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I was searching for explanations over reference variables in c++ and I found this:

#include<iostream>
int a=10;   //global 'a' so that fun doesn't return a reference of its local variable
int & fun();
int main()
{
    int p = fun(); //line to be noted
    std::cout << p;
    return 0;
}

int & fun()
{
    return a;
}

This worked and so does this:

#include<iostream>
int a=10;   //global 'a' so that fun doesn't return a reference of its local variable
int & fun();
int main()
{
    int &p = fun(); //line to be noted
    std::cout << p;
    return 0;
}

int & fun()
{
    return a;
}

My question is how could an integer variable store the value of reference as is being done in first code snippet [line number 6]. Isn't the correct syntax as depicted in code snippet 2 [at line 6], i.e. we should define a reference variable (int &p) to carry the reference and not a regular integral variable? Shouldn't the compiler give an error or at least a warning? I am using GCC 4.7.1 64-bit.

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3  
It's copied. Just because you return a reference doesn't mean the user should be forced to use one. – chris Aug 17 '13 at 8:12
2  
Try changing a then re-printing p in both your examples. – Mat Aug 17 '13 at 8:13
3  
References are never values. The value of a reference variable or function return is just the referred object. – Kerrek SB Aug 17 '13 at 8:22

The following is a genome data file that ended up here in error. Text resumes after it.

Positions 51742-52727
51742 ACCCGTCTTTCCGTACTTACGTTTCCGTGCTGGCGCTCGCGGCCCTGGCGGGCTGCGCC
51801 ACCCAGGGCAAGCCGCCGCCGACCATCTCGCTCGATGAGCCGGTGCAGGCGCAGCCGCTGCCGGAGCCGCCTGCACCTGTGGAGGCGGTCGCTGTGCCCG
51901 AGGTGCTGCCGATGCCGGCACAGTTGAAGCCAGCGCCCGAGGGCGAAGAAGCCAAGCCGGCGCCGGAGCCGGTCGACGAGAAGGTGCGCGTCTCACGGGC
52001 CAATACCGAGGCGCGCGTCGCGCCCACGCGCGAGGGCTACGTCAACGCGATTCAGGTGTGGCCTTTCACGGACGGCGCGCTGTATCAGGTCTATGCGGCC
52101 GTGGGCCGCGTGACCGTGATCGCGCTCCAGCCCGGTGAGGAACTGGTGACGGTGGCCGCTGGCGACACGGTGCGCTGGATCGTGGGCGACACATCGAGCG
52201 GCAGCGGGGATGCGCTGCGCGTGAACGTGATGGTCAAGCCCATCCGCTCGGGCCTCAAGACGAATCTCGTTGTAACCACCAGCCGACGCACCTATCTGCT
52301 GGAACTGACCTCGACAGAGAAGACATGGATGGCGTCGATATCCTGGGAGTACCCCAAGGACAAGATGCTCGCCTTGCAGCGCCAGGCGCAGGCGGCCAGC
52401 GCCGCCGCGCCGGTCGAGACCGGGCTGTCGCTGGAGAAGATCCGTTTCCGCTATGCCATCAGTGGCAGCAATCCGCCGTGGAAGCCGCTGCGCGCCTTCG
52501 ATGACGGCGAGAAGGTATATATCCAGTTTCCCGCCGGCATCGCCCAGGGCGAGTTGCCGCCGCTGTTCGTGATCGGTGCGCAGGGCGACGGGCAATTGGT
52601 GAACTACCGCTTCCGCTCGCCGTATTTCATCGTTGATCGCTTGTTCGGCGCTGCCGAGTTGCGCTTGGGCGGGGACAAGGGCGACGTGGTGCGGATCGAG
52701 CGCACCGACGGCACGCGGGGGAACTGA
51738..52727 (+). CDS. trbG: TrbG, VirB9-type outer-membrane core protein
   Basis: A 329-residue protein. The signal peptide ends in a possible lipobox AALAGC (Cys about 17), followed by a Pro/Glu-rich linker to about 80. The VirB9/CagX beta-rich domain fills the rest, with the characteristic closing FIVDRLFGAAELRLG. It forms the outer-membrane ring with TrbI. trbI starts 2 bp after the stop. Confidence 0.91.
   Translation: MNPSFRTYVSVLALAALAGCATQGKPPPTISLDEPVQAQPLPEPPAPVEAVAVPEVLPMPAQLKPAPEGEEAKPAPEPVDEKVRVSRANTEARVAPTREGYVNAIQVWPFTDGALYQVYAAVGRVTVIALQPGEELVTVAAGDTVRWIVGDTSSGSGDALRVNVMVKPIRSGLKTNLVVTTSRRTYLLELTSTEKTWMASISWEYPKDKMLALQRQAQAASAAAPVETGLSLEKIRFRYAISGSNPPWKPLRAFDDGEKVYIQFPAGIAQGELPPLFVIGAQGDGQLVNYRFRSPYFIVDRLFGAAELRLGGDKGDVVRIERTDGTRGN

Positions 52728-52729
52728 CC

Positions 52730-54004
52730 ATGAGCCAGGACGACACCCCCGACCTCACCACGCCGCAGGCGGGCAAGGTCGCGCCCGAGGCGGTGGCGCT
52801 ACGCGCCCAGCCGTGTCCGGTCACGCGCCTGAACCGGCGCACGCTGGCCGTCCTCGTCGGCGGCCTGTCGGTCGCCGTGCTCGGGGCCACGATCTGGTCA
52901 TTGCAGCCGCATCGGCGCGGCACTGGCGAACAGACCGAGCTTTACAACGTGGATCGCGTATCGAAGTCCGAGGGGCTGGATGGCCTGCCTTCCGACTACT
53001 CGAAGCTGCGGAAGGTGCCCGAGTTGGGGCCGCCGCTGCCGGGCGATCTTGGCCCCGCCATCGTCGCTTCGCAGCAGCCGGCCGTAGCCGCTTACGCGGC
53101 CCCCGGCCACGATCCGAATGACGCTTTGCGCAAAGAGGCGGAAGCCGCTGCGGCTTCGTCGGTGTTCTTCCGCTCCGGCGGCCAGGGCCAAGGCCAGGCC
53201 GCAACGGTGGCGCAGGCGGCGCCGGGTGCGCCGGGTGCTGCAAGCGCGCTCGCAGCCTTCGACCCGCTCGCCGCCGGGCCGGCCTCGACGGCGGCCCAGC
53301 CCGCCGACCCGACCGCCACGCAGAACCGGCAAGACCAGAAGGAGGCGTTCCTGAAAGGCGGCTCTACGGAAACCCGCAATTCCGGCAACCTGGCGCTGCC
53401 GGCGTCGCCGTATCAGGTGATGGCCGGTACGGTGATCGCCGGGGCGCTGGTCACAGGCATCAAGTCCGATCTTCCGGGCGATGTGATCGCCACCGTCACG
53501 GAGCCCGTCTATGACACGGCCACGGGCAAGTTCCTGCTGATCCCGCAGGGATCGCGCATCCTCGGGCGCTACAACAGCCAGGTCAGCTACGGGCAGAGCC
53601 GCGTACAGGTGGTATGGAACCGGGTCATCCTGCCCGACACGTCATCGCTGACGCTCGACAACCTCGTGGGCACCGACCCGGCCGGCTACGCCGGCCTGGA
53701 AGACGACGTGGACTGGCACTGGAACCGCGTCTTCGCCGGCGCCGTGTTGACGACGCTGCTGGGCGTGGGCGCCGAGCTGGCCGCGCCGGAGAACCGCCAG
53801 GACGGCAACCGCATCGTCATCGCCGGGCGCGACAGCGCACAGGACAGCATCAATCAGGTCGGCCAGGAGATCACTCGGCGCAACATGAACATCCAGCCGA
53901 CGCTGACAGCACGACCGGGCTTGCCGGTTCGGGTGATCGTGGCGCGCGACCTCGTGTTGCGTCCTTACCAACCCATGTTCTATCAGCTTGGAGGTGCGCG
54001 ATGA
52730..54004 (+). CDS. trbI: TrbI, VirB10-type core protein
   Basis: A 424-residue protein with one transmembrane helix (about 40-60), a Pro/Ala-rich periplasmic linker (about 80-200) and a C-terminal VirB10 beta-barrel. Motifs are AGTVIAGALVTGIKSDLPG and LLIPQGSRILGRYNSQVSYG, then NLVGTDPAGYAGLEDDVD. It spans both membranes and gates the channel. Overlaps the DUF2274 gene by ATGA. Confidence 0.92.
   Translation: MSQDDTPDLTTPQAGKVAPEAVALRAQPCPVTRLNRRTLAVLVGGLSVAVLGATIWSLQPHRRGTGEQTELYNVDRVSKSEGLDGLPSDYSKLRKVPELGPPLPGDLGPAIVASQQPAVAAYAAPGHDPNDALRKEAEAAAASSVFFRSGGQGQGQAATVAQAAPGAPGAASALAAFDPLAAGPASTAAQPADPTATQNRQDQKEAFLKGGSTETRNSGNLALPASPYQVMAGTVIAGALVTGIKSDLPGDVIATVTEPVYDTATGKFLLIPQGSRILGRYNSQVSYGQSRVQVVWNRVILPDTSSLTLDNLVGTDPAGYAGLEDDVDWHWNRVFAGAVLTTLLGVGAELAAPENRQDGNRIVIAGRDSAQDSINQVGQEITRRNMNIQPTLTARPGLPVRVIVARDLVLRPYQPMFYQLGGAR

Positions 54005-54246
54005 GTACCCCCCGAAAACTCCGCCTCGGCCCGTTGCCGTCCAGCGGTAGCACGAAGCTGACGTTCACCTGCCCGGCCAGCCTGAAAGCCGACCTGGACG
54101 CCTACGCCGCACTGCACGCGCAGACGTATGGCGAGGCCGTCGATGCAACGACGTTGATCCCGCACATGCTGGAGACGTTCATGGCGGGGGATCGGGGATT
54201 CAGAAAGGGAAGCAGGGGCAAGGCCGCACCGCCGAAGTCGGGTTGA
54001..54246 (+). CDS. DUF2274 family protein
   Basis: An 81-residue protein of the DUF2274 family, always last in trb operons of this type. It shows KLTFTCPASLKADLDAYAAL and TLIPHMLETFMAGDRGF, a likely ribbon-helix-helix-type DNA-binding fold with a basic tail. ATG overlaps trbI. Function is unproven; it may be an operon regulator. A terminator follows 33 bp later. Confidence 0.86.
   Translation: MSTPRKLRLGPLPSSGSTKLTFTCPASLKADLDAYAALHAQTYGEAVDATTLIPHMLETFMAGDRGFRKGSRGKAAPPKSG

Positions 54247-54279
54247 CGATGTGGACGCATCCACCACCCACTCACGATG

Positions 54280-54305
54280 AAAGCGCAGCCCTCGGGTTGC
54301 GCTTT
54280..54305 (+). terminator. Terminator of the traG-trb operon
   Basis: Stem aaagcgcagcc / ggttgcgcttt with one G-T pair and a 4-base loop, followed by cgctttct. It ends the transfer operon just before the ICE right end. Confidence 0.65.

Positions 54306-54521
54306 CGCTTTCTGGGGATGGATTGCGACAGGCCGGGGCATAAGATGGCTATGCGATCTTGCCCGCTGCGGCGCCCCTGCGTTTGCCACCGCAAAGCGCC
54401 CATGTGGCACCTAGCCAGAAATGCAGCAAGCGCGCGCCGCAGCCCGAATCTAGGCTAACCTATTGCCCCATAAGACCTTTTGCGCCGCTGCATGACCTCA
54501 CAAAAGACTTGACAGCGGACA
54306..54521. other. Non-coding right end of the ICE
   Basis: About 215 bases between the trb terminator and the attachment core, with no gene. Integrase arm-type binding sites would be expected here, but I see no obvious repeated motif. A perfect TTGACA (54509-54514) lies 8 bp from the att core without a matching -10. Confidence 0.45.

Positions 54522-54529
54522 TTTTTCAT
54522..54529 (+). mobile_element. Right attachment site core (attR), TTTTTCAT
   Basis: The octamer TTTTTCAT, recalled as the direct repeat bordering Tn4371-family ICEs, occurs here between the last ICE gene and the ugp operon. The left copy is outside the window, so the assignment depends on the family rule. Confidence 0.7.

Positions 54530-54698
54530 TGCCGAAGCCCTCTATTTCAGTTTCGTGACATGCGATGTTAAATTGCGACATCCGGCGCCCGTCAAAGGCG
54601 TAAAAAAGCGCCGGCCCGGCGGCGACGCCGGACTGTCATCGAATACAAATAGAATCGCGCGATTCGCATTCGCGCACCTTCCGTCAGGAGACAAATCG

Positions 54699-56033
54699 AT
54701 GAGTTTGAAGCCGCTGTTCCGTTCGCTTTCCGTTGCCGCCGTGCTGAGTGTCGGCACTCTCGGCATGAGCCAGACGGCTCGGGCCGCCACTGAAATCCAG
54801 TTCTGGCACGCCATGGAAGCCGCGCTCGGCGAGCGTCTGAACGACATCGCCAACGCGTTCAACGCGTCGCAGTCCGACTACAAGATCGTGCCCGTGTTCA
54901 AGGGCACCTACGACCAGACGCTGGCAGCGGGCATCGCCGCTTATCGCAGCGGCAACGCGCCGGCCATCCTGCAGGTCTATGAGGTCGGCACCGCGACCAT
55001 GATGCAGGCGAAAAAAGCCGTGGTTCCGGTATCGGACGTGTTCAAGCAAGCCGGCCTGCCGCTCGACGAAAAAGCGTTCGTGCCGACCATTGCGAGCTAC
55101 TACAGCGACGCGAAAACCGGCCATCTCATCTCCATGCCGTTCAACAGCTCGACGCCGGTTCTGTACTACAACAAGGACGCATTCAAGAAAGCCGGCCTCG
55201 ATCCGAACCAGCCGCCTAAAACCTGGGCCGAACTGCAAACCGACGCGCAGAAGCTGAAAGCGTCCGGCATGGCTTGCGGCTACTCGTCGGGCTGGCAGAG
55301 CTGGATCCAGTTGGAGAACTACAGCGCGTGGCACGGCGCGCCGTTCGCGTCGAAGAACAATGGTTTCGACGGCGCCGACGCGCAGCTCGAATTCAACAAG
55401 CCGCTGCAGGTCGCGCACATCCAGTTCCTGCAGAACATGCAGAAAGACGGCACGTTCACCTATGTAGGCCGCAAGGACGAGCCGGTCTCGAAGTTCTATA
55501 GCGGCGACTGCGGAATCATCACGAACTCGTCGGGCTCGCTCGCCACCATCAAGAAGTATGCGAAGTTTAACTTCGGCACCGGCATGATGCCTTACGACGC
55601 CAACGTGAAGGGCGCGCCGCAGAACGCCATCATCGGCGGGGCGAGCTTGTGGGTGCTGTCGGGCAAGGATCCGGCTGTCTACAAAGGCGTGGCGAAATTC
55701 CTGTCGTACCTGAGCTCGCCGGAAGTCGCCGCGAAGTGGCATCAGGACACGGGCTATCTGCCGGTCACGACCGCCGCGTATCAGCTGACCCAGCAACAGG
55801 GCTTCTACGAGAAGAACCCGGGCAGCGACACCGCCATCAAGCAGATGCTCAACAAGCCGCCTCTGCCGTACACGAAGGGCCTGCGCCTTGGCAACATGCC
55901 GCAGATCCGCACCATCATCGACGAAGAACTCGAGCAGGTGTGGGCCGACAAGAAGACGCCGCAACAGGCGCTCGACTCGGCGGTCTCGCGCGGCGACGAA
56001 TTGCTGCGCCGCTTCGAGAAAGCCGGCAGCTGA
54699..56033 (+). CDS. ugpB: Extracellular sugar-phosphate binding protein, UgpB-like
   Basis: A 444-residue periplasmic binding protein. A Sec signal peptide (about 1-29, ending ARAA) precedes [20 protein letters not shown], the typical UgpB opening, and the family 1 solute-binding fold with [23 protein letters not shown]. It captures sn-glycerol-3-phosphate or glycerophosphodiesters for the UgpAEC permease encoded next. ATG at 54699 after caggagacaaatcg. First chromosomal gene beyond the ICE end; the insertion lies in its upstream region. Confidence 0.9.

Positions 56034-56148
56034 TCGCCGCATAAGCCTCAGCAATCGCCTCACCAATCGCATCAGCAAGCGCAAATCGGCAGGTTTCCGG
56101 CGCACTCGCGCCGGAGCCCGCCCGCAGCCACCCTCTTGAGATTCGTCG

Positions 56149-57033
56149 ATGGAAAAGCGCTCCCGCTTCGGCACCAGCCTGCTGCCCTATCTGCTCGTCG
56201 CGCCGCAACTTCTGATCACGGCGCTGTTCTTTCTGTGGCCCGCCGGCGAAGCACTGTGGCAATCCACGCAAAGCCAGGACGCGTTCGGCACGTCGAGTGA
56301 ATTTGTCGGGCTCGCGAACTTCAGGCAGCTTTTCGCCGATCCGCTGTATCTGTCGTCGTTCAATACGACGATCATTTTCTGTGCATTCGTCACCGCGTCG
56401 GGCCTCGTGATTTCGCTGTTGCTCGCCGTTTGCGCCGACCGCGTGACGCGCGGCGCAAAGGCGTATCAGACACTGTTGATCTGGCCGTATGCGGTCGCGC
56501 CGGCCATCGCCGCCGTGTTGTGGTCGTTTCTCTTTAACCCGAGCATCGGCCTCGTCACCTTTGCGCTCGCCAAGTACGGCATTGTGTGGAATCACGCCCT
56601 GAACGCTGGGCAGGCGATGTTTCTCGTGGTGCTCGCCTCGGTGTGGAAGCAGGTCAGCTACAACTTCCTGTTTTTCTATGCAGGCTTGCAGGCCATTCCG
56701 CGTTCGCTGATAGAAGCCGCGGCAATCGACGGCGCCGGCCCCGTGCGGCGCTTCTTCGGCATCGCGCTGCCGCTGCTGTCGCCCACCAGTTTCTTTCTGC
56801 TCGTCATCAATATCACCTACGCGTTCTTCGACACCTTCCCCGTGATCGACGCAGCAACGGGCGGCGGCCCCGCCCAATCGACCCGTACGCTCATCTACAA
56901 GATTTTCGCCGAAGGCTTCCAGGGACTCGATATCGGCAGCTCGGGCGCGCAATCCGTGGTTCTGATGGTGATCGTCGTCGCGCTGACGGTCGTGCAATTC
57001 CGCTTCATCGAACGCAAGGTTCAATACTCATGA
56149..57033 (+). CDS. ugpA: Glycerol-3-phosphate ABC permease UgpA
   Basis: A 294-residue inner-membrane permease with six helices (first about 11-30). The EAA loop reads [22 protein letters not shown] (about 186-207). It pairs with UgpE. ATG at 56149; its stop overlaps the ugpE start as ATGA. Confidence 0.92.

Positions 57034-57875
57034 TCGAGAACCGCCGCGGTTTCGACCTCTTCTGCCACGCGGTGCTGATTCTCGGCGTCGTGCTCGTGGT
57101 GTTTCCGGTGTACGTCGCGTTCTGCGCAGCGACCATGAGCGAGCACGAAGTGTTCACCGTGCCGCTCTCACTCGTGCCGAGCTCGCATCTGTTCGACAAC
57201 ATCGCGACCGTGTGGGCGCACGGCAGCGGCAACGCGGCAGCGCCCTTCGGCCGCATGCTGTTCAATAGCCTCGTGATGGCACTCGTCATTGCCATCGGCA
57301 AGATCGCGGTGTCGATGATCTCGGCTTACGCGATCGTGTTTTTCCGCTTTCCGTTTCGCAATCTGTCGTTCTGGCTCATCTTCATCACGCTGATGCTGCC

Unless and until you're not referring to the object, use receive the value of the object instead of reference. – Uchia Itachi Aug 17 '13 at 8:37
    
There is a difference between pointers and reference in C++. What you are returning is not an address but a reference to the global variable. – Kunal Aug 17 '13 at 12:09
up vote 2 down vote accepted

Okay got it ... @chris : you were right..When I did this:

int p = fun();
p++;
std::cout << p << endl << a;

It showed the results to be 11 and 10. Hence only a's value is copied into p and p doesn't became the alias of a. But when I tried the same with second code, it showed values of both a and p to be 11. Hence p became the alias of a.

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Yes, this is pretty much what I wrote, too. ;-) – lpapp Aug 17 '13 at 9:14
2  
The question that you asked and the answer that you understood are unrelated. – chosentorture Aug 17 '13 at 11:52

No, it is fine either way.

The return value reference is not even necessary in this special case because you are not trying to modify the return value "on the fly" or the 'a' later, like when you use arithmetic operator overloads for that purpose, for instance

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